Construction has begun on the Patua Geothermal Project, a large plant located in the desert near Fernley, Nev. Once completed in 2012, the first phase of the $300 million plant will generate up to 60 megawatts (MW) of renewable power – enough to provide electricity to around 36,000 homes.
The plant is being developed by Reno-based Gradient Resources. According to Gradient, up to 250 Nevada companies are expected to be involved in the construction of the plant during the next 16 months. About 170 people are expected to be employed on the construction project. Once the construction phased is complete, the plant will employ 32 people in operations and maintenance positions. The plant will have an annual payroll of around $2.5 million. This comes as good news for an area struggling with an unemployment rate of 17 percent.
Gradient already has a buyer for at least some of the the plant’s power; the company announced it had signed a 20-year deal with the Sacramento Municipal Utility District. Gradient said it is also negotiating other purchase agreements for the site’s geothermal power.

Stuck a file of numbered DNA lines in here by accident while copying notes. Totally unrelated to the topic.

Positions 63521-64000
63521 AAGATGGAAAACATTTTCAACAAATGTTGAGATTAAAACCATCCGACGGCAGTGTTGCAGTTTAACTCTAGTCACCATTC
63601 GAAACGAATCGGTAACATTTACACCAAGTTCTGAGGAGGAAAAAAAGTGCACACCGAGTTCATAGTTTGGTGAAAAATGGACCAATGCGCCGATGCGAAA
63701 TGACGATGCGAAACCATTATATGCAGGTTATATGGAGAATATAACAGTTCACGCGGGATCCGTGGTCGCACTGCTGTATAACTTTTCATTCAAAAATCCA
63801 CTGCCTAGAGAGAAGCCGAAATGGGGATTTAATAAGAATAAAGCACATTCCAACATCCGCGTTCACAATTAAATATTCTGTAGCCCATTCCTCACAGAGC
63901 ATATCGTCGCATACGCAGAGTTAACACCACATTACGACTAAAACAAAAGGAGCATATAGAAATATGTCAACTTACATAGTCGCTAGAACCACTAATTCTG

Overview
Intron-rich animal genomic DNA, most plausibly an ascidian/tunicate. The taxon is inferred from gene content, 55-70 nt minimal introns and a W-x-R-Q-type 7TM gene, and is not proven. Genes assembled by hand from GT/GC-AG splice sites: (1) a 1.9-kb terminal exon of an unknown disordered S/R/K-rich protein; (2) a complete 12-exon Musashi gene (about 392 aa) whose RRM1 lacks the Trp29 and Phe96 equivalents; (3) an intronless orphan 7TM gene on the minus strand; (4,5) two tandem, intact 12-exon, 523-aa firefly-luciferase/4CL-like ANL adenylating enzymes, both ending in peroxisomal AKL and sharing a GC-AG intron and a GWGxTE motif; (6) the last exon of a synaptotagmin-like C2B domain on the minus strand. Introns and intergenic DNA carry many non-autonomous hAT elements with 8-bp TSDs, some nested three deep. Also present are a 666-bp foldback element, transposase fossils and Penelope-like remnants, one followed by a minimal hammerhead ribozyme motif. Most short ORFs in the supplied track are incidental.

The Patua Geothermal Project is scheduled to proceed in phases. The second phase of the project is scheduled to add another 60 MW of capacity. This is hardly the only geothermal project under way in Nevada; in June, we told you about a $350 conditional federal loan guarantee for Ormat Nevada’s plan that involves three different geothermal electricity generation plants – in Pershing, Lander and Elko counties, respectively – that are expected to produce a combined 121 megawatts of clean power.